Bioengineering better blood vessels
In the recent operation, the bio–engineered blood vessel was implanted as part of a hemodialysis, the process of flushing toxins out of the body when the kidneys are unable to do so.
A patient with late–stage kidney disease became the first person to receive a bioengineered blood vessel implant. The operation, performed on June 5, 2013 at Duke University Hospital, was the bio–engineered blood vessel's first clinical trial. Researchers at Duke and a spin–off company called Humacyte have been working on bioengineered blood vessels for almost fifteen years. [Source : Scientific American]
More recently, the bio–engineered blood vessel was implanted as part of a hemodialysis ( it is a procedure for removing metabolic waste products or toxic substances from the bloodstream by dialysis), the process of flushing toxins out of the body when the kidneys are unable to do so. During hemodialysis, doctors often try to speed up a patient's blood flow by connecting an artery to a vein. (Current methods for doing this involve grafting the blood vessels with a synthetic tube, which often leads to clotting, or surgically extracting blood vessels from elsewhere in the patient's body to form the connection, which opens up the risk of infection.)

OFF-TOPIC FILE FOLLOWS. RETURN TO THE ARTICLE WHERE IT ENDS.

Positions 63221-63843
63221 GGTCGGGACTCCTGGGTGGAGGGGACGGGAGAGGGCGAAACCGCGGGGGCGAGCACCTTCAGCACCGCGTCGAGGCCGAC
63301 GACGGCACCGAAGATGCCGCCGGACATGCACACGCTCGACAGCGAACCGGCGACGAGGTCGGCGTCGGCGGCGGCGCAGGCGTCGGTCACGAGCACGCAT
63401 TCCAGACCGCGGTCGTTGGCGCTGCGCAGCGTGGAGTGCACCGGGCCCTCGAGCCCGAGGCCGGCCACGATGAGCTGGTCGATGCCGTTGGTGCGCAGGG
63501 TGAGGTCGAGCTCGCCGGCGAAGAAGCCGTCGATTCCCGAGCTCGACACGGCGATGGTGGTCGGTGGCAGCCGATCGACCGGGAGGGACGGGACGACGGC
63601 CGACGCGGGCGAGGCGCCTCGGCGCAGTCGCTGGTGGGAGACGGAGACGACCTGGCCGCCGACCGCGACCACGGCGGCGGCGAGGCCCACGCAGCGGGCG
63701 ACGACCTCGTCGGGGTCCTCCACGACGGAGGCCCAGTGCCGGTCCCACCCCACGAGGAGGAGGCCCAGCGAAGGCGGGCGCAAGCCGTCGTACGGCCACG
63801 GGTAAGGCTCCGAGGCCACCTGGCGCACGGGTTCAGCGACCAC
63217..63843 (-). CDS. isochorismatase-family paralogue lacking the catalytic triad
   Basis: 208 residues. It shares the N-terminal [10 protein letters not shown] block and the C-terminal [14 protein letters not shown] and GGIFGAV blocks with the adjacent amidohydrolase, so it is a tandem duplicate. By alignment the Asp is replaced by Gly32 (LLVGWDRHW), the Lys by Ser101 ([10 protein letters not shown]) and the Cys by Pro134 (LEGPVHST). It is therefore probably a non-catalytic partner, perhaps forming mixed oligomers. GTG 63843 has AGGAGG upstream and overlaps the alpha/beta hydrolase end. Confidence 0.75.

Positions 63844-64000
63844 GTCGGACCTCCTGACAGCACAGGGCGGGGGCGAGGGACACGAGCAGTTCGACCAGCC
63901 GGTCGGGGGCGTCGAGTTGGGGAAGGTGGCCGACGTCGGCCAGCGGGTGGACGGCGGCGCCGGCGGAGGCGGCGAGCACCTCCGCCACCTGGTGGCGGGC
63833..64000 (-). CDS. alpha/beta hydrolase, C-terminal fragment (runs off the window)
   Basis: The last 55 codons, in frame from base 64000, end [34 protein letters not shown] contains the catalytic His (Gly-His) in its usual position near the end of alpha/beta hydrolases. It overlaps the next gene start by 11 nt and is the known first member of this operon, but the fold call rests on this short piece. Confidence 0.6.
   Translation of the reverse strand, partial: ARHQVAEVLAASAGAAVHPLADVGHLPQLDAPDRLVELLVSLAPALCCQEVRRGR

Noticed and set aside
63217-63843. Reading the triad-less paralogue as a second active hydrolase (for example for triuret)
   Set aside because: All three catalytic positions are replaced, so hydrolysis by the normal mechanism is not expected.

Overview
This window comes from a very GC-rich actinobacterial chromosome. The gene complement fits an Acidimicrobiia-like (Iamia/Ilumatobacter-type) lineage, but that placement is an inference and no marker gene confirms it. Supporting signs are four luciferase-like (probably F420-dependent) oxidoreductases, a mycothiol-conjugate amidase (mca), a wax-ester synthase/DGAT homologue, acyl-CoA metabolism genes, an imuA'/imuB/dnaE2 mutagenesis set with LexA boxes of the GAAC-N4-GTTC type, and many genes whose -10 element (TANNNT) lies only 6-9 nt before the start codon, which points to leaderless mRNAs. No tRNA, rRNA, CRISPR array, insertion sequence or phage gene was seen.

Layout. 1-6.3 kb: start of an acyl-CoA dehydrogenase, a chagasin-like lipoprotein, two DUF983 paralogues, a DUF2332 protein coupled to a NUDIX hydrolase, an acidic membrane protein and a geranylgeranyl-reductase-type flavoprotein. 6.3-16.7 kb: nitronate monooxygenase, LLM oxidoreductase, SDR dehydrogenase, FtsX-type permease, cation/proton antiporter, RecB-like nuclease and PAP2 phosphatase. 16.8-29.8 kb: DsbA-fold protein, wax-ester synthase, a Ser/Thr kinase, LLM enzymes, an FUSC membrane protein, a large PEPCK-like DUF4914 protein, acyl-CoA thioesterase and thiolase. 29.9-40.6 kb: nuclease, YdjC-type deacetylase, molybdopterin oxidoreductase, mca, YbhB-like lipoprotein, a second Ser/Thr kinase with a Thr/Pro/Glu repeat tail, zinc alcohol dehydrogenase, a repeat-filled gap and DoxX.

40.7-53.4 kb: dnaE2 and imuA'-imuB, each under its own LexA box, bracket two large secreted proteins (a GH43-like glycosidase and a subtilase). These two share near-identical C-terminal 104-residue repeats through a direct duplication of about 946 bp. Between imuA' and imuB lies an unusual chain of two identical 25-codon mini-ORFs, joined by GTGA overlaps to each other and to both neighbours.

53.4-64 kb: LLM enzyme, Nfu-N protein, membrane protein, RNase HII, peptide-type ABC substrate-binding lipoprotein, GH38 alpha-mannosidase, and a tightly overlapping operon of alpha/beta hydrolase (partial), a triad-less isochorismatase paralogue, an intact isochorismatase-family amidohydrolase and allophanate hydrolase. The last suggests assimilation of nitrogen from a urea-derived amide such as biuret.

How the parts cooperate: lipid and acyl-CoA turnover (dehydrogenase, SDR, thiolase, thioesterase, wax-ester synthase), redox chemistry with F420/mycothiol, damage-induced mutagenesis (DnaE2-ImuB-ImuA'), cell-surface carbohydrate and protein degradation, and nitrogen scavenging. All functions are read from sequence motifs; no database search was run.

In pre–clinical trials, Duke University's bioengineered blood vessel performed much better than either of these options, and it seems to be continuing to do so judging from the success of this operation. This breakthrough will help pave the way for bioengineering more complex organs.